That might not be so bad except that the average age of our student body is 28. These parents are asking us to drop children as young as 12 into our student body and to make appropriate adjustments to accommodate their child's maturity and attention span.

If Mrs. Malkin believes that many of these parents are highly qualified to teach their children, then she apparently is prepared to accept a much different level of educational achievement for America than I or most other education professionals. And before anyone goes off half-cocked and contends that my examples are spurious, let me say that they represent the experience of community college counselors across the state of California.

While there may indeed be many highly motivated, gifted and qualified parents who are capable of teaching their children at home (and I have met a few), from my experience the vast majority are not. They may have access to content material but do not know how to enable learning. They have taken their children out of the public school system to avoid conditions they believe are injurious to their children but fail to provide an adequate alternative.

I believe home-schooling has the potential for success with the right parents. My experience is that most do so for the wrong reasons and with the wrong tools.


ROBERT B. HARRIS

Lancaster, Calif.

Michigan aviation security law crash lands

The article "Michigan aviators fight crime checks" (Nation, yesterday) should have mentioned the futility of legislative efforts aimed at "increasing security" by screening thousands of law-abiding pilots (no longer presumed innocent, I guess) while missing the point that none of the September 11 terrorists had a criminal record in our system. Heck, two of them even were granted entry visas by the Immigration and Naturalization Service months after the attack.

Besides, anyone with a conviction or felony record in the past seven years, who will be prevented from taking flight lessons in Michigan under the new law, can simply go and get training in another state.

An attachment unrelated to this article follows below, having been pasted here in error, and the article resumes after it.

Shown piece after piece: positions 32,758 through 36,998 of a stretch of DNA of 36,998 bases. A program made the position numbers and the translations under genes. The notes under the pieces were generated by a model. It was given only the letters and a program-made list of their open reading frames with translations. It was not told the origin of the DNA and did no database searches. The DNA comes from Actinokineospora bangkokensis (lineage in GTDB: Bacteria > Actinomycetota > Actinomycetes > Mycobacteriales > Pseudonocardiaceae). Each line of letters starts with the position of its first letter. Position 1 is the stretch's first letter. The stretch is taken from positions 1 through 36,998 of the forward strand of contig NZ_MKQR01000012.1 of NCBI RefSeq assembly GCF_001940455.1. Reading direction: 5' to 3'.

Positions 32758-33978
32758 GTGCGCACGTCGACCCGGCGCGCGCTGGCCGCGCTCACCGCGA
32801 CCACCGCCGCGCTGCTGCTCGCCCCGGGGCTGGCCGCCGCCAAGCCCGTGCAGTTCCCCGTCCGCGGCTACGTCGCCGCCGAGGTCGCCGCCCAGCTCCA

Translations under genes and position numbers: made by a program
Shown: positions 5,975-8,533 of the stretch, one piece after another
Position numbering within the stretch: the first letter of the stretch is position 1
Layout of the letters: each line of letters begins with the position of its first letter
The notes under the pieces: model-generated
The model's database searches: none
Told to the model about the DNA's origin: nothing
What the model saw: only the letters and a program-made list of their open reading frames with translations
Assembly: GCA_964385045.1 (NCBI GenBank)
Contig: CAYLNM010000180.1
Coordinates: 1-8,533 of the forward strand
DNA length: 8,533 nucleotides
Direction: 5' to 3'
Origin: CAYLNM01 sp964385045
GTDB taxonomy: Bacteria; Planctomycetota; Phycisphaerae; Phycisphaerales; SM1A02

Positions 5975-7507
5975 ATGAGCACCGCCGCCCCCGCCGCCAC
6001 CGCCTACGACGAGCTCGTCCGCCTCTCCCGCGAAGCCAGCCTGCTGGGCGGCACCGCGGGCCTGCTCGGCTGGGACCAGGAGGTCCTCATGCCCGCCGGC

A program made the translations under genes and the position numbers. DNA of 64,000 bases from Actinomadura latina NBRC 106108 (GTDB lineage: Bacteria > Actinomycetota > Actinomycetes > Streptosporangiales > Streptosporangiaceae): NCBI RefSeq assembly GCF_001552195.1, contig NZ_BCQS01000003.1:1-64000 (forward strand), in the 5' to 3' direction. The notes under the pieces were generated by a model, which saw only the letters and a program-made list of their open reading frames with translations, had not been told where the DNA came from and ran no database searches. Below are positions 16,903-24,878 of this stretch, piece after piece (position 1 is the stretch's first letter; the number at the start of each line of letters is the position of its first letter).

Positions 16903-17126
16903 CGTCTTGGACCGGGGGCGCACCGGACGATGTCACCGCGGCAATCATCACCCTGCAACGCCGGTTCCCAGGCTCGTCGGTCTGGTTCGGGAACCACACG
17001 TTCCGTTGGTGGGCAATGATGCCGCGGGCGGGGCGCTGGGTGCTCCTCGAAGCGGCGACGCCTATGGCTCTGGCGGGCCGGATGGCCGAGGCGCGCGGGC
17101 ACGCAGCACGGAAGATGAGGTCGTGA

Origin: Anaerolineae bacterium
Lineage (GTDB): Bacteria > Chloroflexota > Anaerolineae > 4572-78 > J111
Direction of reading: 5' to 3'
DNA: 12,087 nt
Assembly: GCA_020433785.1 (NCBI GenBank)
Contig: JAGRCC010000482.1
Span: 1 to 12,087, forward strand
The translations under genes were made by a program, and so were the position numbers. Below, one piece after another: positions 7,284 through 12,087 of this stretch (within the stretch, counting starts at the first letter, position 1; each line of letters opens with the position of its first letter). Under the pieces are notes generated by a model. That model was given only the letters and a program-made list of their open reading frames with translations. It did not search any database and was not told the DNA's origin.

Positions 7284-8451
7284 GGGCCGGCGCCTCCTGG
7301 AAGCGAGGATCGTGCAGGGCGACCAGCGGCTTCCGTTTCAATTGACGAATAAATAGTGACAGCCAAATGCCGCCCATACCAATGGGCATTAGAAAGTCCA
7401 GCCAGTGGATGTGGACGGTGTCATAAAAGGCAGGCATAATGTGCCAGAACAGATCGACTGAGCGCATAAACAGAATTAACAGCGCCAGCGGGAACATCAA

Increased security? Where's my ballot?


JAVIER GORORDO

Grand Rapids, Mich.

Media should air, not wear, dirty laundry

Rosalba M. Messina engages in tortured reasoning in her letter yesterday, "Homosexual group applauds the New York Times," praising that newspaper's decision to publish announcements of same-sex unions.

Miss Messina states, "Same sex couples do exist and they do celebrate their unions." The media, she says, "should reflect this reality." Simply because a segment of our society does something, that does not mean the media must recognize and/or validate what is being done. Polygamy also exists. Does that mean newspapers also should publish the announcements of polygamous unions? The media should not provide an automatic stamp of approval for whatever activities people choose to engage in. Their job is to cover the news, not make it.

Also, the media already do "reflect this reality" by writing stories about same-sex unions. I have seen countless stories on television and in newspapers regarding same-sex unions. The debate and subsequent enactment into law regarding same-sex unions in Vermont received considerable space in newspapers and time on television.

So what Miss Messina and her homosexual, transgendered, etc. organization want is not mere discussion of the issue, but total and absolute acceptance from the rest of society. They want same-sex unions placed on an equal footing with marriages between men and women. I'm sure there are some polygamists in this country who want the same thing for themselves.


MANUEL J. RIOS JR.

Rockville, Md.